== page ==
13. The differential pressure indicating device of claim 12 further including temperature sensitive locking means for engaging the indicating means to prevent movement of the indicating means from the first position to the second position until the temperature of fluid in the fluid filtering system exceeds a predetermined level, to thereby prevent the high viscosity of low temperature fluid from increasing the difference in fluid pressures and thereby actuating the differential indicating device.
14. The differential pressure indicating device of claim 1 wherein the locking means includes means for preventing the indicating means from being returned by application of external force to the first position until the filter is removed.
15. A differential pressure indicating deivce for use in a fluid filtering system, comprising means for enabling use of a single indicator in the fluid filtering system to indicate both a partially clogged filter condition such that the filter should be changed and an entirely clogged filter condition such that the bypass valve is about to open or has opened, including in combination:
(a) a housing having a first bore, and a second bore having a high pressure inlet thereto and a low pressure inlet thereto;
(b) piston means for moving in the second bore in response to a change in a difference in fluid pressures of the high and low pressure inlets, and first bias means for urging the piston means in a predetermined direction;
(c) indicating means for
i. moving in the first bore from a first position indicating that a clean filter is installed in a filter assembly that includes a filter casing and a filter head to a second position indicating that the filter is at least partially clogged and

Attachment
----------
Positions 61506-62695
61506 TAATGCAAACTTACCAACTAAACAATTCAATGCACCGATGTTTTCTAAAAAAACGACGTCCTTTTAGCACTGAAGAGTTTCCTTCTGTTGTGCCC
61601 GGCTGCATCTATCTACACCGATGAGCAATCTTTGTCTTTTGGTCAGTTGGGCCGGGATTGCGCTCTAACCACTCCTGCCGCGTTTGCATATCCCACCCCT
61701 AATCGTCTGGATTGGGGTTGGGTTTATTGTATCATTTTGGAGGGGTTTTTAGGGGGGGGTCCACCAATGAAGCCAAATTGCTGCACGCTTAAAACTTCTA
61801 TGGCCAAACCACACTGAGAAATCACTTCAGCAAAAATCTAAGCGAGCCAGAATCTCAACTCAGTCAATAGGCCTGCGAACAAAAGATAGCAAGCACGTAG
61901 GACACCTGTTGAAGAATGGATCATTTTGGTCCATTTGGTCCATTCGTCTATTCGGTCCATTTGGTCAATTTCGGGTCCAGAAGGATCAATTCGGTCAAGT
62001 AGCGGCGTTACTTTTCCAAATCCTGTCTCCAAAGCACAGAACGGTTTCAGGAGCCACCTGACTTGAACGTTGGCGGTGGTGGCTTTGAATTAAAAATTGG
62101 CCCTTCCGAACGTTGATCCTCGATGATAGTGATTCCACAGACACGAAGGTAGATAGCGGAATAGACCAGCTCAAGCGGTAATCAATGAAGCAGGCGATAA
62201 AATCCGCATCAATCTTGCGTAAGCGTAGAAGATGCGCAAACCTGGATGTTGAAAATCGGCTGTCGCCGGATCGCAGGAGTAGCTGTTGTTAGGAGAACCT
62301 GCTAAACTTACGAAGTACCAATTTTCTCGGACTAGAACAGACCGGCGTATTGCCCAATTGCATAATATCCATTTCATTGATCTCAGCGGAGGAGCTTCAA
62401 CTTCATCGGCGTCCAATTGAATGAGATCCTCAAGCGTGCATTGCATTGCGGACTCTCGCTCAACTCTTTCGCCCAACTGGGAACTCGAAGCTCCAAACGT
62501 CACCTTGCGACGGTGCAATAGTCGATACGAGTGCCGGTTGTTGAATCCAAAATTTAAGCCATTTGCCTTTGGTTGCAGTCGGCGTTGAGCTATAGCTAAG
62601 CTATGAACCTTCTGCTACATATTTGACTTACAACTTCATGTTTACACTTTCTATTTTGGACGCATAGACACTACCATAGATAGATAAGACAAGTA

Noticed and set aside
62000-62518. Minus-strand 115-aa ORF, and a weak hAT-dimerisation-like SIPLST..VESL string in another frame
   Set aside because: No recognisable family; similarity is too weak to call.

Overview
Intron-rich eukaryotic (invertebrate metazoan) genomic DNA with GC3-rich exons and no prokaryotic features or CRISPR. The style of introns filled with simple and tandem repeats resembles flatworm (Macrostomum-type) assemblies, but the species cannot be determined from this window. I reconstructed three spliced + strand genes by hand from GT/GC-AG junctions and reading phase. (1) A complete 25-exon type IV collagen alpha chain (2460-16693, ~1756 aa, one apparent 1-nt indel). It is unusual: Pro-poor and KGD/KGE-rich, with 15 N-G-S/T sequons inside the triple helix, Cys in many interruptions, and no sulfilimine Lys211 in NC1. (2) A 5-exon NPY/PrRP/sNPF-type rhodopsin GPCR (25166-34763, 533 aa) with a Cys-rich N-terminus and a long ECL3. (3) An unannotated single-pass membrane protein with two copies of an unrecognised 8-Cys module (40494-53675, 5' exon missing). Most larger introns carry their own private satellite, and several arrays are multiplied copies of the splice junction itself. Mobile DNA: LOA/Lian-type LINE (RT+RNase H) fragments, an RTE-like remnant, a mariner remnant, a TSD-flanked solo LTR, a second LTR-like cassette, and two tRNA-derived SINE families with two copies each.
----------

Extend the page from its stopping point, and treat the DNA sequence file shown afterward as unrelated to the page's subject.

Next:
ii. moving in the first bore from the second postion to a third position indicating the filter is so dangerously clogged that fluid is about to bypass the filter or is bypassing the filter,
the filter head having an inlet in open communication with the high pressure inlet and an outlet in open communication with the low pressure inlet;
(d) second bias means for urging the indicating means in a predetermined direction;
(e) locking means responsive to the piston means for limiting the movement of the indicating means in the first position if the filter is clean and is properly installed, releasing the indicating means and allowing the second bias means to move the indicating means to the second position if the difference in fluid pressure exceeds a first level, and preventing the indicating means from being returned to and remaining in the first position until the filter is removed.
16. The differential pressure indicating device claim 15 wherein the indicating means can move in the first bore from the second position to a third indicating the filter is so clogged that fluid is bypassing the filter, and wherein the locking means includes means for retaining the indicating means in the second position until the difference in fluid pressure exceeds a second level greater than the first level, and then releasing the indicating means to allow the indicating means to move to the third position.
17. A differential pressure indicating device for use in a fluid filtering system, comprising means for enabling use of a single indicator in the fluid filtering system to indicate a partially clogged filter condition such that the filter should be changed and indicating a condition in which io filter is installed in the fluid filtering system, including:
(a) a housing having a first bore, and a second bore having a high pressure inlet thereto and a low pressure inlet thereto;
(b) piston means for moving in the second bore in response to a change in a difference in fluid pressures of the high and low pressure inlets, and first bias means for urging the piston means in a predetermined direction;
(c) indicating means for
i. moving in the first bore from a first position indicating that a clean filter is installed in a filter assembly that includes a filter casing and a filter head to a second position indicating that the filter is at least partially clogged,